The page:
Regulation of Cell Growth in Nontransformed Colonocytes

Both clinical and animal studies show that estrogen replacement therapy reduces the risk of colon tumor formation (36, 37). ERβ is the predominant ER in the colonic epithelium (38), suggesting that effects of estrogen in the colon are mediated by ERβ. Additionally, ERβ expression has been shown to be inversely associated with colon tumor incidence (39). Using a nonmalignant cell line originally isolated from young adult mouse colonocytes, Weige et al. (40) showed that E2 treatment reduced cell growth and induced apoptosis. Furthermore, an ERβ-mediated mechanism was shown to be required for colonic cell growth control in mice in that E2-treated ovariectomized wild-type mice exhibited significantly fewer aberrant crypt foci and increased apoptotic activity in colonic epithelia compared with ERβ knock-out mice. This study indicated that E2 treatment protects colonocytes from malignant transformation by increasing apoptotic activity through an ERβ-mediated mechanism, consistent with other findings indicating ERβ to be protective against tumor formation (37).

Protective Role against Atherosclerosis

Atherosclerosis is a complex progressive disease characterized by alterations in endothelial function, smooth muscle cell proliferation, coagulation, and inflammation. Epidemiological and animal studies have suggested that E2 protects against development of atherosclerosis (41). ERα and ERβ are expressed in cells predominantly in vascular tissues such as endothelial cells (42), vascular smooth muscle cells (43), and macrophages (44). Using ERα- and ERβ-null mice, both ERs have been shown to be necessary and sufficient for estrogen-mediated protection against vascular injury (45). In apoE-deficient mice crossed with ERα−/− and ERβ−/− mice, respectively, ERα, but not ERβ, is a major mediator of the atheroprotective effects of E2 (46). In contrast, using wild-type and ERα-deficient mice consuming an atherogenic diet, Villablanca et al. (47) showed that the protection from development of early atherosclerotic lesions is dependent on estrogen but independent of ERα, indicating an ERβ-mediated process. HSP27 (heat shock protein of 27 kDa) prevents many processes associated with the formation of atherosclerotic plaques. Rayner et al. (48) reported that treatment with diarylpropionitrile, an ERβ-selective agonist, induced an extracellular release of HSP27 in macrophages and an increase in serum HSP27 levels in a mouse model of atherosclerosis, suggesting a novel mechanism regulating atherosclerosis specifically through ERβ. Clearly, there is continued need to define the individual contribution of ERα and ERβ in atherosclerosis, the stage of atherosclerosis when estrogen is atheroprotective, and the target genes involved in the atheroprotective effects of estrogen.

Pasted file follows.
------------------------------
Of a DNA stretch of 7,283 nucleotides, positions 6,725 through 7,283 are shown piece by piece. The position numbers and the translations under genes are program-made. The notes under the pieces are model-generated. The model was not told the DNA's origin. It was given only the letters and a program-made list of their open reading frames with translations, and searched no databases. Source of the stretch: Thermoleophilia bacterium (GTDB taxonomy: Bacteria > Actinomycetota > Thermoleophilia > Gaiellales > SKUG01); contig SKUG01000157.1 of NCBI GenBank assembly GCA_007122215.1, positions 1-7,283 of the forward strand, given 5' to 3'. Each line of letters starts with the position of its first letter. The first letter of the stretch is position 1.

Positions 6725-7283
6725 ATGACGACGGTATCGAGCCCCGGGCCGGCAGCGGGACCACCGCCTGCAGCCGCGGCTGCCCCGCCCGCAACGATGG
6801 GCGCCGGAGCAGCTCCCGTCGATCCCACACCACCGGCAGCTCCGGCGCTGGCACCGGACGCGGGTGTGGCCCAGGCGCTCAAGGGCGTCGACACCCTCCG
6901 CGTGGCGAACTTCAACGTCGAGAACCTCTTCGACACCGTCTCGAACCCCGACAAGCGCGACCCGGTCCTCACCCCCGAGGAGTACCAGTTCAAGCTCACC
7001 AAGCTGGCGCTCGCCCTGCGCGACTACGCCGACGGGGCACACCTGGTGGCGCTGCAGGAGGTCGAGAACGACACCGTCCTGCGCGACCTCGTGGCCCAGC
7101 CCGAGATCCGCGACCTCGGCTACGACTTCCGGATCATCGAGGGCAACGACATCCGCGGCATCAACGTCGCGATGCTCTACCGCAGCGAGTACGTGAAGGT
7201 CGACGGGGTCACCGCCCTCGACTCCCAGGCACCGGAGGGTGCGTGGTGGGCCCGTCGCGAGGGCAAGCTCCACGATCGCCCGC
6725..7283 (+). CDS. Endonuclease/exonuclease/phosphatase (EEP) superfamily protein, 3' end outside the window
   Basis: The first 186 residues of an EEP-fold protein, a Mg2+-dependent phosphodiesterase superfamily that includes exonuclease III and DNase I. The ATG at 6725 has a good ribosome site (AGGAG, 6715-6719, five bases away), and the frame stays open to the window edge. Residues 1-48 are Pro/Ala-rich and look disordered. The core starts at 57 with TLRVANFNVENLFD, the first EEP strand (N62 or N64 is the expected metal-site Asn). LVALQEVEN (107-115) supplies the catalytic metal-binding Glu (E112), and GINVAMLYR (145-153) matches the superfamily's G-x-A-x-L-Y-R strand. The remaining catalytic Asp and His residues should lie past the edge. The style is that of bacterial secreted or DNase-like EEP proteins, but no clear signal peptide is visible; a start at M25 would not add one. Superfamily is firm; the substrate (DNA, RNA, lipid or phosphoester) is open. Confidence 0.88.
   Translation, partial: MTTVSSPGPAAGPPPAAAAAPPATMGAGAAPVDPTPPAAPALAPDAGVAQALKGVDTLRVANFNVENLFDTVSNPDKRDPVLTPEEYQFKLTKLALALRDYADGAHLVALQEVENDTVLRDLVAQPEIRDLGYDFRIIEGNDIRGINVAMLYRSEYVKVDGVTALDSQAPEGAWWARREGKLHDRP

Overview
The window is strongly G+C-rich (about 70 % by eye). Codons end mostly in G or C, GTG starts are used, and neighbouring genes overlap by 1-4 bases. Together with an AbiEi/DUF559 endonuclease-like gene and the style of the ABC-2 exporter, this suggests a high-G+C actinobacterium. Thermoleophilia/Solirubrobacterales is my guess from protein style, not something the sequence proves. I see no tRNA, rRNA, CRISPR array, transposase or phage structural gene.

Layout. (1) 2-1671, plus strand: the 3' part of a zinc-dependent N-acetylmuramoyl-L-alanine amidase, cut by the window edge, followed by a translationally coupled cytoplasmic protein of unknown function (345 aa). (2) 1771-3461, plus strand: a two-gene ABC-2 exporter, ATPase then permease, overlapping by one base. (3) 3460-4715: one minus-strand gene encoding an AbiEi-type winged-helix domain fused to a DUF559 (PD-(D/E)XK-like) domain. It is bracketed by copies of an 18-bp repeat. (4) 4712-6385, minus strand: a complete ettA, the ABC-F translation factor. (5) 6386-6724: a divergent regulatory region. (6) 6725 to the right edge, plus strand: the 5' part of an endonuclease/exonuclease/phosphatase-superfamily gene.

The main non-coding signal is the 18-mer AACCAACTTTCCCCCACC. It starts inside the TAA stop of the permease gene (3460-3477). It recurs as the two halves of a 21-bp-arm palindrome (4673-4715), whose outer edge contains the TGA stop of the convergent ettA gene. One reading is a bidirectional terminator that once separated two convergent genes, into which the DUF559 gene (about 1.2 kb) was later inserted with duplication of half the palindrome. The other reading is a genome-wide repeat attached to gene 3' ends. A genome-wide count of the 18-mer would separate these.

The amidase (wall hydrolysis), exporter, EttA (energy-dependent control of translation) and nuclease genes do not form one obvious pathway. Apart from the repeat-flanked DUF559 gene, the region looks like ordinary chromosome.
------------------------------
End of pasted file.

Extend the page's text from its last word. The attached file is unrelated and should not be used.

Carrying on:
Summary and Perspectives

Recent genomic mapping of ERβ DNA-binding chromatin regions and gene expression profiling have provided a global view of estrogen signaling via ERβ. ERβ binds mainly outside of the proximal promoter regions, suggesting that long-range chromatin interactions may constitute an important mechanism for transcriptional regulation of ERβ target genes. It is now evident that other DNA-binding transcription factors such as AP-1 collaborate with ERβ in mediating its actions. Future studies need to correlate ERβ-binding regions with genes regulated by ERβ. To understand how these general patterns of ERβ genomic localization direct physiological responses to ERβ ligands and to what extent location of ERβ determines transcriptional responses remains a great challenge. Importantly, further studies are required to elaborate on the role of ERβ in vivo, including profiling of ERβ-binding sites in mouse and mammary tumor tissues. We have just begun to recognize newer aspects of ERβ function, for example its roles in EMT and atherosclerosis. Further development of better and specific anti-ERβ antibodies and ERβ-selective agonists will contribute to increasing our knowledge of the molecular basis of ERβ signaling and is likely to uncover hitherto unknown physiological functions of ERβ. Better insights into the physiology and molecular biology of ERβ-mediated signaling may lead to identification of novel targets for effective therapeutic intervention against estrogen-related diseases.

*This work was supported by grants from the Swedish Cancer Fund. This is the second article in the Thematic Minireview Series on Nuclear Receptors in Biology and Diseases. This minireview will be reprinted in the 2010 Minireview Compendium, which will be available in January, 2011.

2The abbreviations used are:

estrogen receptor
epithelial-mesenchymal transition
estrogen-responsive element
high-throughput DNA sequencing.